Paying Attention: There is so much press today about the importance of design in our lives, that it might be a good idea to verify that we’re all on the same page when it comes to an understanding of what design is and how it works.
Design is not just graphic design–the arrangement of elements of art, type, photography–on a page. And it is not simply the shape or outline or form of something, although that’s certainly an element, especially in areas like industrial design which, although one of the most esoteric areas of design, has been the major driver of the current renaissance of interest in design.
Design–graphic, product, industrial, architectural, interior, exterior, mechanical–is first and foremost a thought and research project, in which the designer (regardless of discipline) takes apart the elements of a given design assignment, rethinks the entire set of variables that exist, creates new elements that do not currently exist, and then pushes everything together into a final design that is unitized, beautiful, elegant, simple (it’s hard to make complex things simple, as we all know…but that is the mark of the gifted) and effective. Really good design has a massive “Oh, yea, that makes sense” element to it, the visceral reality that the design is so pure, it couldn’t be any other way (until the next disruptive design comes along).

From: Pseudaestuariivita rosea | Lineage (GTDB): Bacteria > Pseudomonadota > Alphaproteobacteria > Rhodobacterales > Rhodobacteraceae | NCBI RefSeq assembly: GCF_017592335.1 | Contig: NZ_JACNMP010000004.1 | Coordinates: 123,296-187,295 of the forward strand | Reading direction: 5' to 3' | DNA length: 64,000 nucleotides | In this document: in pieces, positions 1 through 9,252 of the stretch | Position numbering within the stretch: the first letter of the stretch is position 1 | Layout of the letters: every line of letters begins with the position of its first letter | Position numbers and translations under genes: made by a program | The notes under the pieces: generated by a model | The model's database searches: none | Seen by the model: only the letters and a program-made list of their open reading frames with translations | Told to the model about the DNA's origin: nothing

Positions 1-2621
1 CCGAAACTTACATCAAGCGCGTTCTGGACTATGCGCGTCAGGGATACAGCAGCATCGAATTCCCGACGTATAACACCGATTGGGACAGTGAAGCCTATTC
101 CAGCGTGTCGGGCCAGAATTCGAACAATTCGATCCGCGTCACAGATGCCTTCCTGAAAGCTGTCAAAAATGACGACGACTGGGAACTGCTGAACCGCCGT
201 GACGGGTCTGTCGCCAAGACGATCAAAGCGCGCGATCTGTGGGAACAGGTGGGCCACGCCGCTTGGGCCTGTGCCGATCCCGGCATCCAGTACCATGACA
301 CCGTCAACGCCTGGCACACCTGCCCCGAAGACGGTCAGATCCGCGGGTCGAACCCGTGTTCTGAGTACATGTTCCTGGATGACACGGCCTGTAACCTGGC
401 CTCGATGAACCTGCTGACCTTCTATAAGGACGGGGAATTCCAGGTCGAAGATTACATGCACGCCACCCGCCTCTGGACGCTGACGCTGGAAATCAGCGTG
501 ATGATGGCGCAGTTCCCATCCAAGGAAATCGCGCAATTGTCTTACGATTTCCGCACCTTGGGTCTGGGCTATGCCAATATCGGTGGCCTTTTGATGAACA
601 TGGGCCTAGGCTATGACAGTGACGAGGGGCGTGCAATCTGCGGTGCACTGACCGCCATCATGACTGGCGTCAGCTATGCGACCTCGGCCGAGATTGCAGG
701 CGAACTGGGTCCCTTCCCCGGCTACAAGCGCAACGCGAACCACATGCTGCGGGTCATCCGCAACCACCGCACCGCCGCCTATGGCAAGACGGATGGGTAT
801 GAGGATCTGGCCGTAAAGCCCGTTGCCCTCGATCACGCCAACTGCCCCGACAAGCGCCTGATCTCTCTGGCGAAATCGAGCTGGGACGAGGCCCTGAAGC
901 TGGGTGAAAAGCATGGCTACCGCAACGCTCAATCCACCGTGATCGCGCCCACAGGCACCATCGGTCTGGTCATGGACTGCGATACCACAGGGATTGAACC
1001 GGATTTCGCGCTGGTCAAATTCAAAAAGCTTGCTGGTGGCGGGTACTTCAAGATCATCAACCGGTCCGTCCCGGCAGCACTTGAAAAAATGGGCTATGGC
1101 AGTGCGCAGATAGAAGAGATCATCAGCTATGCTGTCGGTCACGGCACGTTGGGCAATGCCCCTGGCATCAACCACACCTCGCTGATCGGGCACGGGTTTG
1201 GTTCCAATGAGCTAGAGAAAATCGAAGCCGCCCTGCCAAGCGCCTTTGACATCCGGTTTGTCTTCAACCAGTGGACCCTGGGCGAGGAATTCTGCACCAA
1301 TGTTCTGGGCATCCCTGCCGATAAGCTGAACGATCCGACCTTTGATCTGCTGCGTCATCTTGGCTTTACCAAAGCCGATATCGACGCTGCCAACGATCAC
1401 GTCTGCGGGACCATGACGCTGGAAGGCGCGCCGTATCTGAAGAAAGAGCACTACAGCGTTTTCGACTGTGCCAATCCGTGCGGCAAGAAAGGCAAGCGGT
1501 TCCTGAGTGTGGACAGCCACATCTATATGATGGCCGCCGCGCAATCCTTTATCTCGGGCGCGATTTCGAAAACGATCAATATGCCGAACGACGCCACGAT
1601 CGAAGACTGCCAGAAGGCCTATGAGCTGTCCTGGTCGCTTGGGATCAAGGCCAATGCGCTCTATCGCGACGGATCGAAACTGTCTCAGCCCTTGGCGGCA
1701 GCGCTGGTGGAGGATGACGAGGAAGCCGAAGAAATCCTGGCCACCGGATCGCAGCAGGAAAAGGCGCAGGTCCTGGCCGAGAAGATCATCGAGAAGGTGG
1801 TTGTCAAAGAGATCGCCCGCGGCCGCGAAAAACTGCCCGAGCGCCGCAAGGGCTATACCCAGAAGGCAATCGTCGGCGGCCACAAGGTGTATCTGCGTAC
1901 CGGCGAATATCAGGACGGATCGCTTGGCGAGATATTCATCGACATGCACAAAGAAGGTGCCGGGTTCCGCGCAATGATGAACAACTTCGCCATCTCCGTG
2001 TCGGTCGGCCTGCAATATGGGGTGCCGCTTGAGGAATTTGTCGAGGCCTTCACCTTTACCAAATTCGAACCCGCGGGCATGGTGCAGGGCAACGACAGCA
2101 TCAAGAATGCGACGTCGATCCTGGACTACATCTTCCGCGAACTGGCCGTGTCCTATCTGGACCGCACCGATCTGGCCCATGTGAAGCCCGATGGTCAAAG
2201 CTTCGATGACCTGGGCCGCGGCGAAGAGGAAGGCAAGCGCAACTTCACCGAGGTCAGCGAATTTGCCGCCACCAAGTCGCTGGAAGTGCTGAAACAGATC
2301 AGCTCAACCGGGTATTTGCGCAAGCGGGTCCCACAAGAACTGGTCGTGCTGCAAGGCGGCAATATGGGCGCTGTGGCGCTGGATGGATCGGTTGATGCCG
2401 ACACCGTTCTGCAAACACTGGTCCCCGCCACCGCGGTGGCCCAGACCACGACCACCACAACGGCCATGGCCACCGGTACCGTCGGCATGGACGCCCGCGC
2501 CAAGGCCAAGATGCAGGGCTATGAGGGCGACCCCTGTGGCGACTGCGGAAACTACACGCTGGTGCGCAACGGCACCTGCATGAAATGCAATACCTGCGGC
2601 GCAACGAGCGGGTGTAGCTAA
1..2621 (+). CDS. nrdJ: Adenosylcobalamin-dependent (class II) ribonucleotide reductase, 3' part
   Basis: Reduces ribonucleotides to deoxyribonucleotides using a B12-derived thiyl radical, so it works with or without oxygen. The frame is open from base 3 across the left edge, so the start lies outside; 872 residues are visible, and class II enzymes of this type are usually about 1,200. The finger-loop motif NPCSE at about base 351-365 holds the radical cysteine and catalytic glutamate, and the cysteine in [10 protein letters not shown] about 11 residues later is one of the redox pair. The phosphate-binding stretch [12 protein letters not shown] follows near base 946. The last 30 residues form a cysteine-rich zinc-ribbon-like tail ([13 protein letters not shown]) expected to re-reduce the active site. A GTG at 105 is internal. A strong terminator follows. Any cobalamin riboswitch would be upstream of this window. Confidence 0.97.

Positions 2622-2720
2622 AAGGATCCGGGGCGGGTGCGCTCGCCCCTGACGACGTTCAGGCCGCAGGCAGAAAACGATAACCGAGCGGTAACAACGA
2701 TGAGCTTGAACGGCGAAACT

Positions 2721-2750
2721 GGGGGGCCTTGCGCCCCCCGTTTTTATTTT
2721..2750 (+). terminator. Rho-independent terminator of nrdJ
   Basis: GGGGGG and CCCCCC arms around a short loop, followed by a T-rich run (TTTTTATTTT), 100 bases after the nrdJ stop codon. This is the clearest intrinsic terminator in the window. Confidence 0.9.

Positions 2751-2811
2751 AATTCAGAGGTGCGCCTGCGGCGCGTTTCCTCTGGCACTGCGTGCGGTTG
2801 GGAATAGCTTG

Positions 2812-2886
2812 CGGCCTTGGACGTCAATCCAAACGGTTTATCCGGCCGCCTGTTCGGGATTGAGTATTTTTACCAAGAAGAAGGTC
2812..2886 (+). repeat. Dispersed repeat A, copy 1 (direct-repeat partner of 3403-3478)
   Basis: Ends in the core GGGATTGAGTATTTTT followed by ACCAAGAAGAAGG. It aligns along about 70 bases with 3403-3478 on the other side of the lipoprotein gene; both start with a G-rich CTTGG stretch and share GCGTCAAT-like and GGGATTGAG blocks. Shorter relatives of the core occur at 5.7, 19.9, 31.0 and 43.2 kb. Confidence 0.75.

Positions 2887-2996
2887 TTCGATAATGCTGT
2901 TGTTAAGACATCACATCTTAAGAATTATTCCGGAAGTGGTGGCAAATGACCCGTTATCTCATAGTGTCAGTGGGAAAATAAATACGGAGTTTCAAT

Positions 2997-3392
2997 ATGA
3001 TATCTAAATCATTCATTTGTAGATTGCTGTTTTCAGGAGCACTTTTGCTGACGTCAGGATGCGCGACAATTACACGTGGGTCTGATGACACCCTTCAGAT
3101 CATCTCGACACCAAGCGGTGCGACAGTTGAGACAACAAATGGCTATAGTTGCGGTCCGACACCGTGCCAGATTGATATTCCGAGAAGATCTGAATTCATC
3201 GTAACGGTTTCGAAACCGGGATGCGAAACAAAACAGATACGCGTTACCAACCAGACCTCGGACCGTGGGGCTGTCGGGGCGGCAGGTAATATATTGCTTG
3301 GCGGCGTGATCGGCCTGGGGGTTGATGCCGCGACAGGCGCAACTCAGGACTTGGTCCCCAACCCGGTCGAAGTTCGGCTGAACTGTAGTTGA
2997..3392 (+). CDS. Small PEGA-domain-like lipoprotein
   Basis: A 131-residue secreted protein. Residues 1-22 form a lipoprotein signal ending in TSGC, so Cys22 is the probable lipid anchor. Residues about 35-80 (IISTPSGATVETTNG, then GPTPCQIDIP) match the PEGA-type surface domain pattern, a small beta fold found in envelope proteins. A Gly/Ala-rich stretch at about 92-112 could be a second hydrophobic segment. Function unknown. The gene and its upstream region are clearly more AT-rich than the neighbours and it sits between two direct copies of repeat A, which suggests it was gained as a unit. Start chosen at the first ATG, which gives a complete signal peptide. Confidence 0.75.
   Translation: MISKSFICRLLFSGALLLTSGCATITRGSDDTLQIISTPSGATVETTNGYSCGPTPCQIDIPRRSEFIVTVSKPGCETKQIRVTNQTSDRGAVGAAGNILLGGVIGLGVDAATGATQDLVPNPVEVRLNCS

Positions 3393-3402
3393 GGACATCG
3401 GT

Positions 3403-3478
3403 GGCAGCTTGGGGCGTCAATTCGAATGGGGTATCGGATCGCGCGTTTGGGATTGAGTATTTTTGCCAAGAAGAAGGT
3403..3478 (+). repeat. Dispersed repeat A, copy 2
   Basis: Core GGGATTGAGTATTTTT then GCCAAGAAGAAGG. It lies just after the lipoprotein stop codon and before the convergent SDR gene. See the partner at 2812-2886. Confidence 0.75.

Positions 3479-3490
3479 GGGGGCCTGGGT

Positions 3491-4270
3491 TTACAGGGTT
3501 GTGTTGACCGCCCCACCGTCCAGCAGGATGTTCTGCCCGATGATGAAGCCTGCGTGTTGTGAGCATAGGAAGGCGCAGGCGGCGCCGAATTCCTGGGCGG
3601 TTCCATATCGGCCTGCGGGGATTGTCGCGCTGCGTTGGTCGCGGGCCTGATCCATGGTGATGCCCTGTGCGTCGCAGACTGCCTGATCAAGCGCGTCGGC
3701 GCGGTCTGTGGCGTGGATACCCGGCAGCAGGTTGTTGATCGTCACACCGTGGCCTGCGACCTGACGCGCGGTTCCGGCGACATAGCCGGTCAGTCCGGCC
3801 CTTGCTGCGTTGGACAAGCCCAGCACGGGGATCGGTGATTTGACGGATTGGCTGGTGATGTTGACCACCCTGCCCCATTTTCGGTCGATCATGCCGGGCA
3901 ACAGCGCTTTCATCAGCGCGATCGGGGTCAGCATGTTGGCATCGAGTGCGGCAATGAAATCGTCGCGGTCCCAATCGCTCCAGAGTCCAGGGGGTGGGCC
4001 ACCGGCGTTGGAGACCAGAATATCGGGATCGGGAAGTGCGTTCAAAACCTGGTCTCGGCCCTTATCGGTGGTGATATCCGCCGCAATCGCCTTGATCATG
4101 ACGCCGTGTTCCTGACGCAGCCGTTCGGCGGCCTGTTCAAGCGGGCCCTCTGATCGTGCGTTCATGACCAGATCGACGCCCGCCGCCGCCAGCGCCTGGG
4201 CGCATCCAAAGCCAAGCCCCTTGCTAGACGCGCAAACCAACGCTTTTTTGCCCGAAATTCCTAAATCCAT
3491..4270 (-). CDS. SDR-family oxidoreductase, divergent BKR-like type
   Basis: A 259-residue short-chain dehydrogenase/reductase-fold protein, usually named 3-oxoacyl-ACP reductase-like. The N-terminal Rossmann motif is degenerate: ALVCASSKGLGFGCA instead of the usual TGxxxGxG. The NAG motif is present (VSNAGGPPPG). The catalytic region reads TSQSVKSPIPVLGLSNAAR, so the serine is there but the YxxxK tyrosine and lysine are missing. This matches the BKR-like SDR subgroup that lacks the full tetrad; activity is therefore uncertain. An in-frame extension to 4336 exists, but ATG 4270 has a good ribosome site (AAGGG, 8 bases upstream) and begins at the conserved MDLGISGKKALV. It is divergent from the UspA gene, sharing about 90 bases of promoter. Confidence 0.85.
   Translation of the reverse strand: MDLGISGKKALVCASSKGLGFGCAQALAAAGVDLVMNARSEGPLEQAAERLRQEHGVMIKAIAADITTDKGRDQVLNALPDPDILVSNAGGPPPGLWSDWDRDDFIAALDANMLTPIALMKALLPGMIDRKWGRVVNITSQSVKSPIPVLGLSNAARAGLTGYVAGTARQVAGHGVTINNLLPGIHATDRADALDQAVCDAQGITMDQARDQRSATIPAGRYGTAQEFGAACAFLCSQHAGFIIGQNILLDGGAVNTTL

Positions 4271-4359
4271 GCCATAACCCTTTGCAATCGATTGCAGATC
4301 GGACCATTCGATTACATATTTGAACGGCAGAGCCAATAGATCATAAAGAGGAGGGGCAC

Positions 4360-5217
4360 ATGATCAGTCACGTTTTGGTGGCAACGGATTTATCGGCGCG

We can thank Apple for pushing design out to the masses, but before Apple there was SONY, JBL, Herman Miller, Knoll, Ray and Charles Eames, Mies, Ettore Sotsass, Pininfarina, Milton Glaser, Herb Lubalin. All brilliant designers of their times and simultaneously ahead of them.
A very good and enjoyable design brief is Peter Smart’s overview of a new design for that most common of worldly objects–the airplane ticket. Read it, take in it’s multiple messages, and enjoy. And then–as it’s the weekend–play around with a little design of something yourself for an hour or two.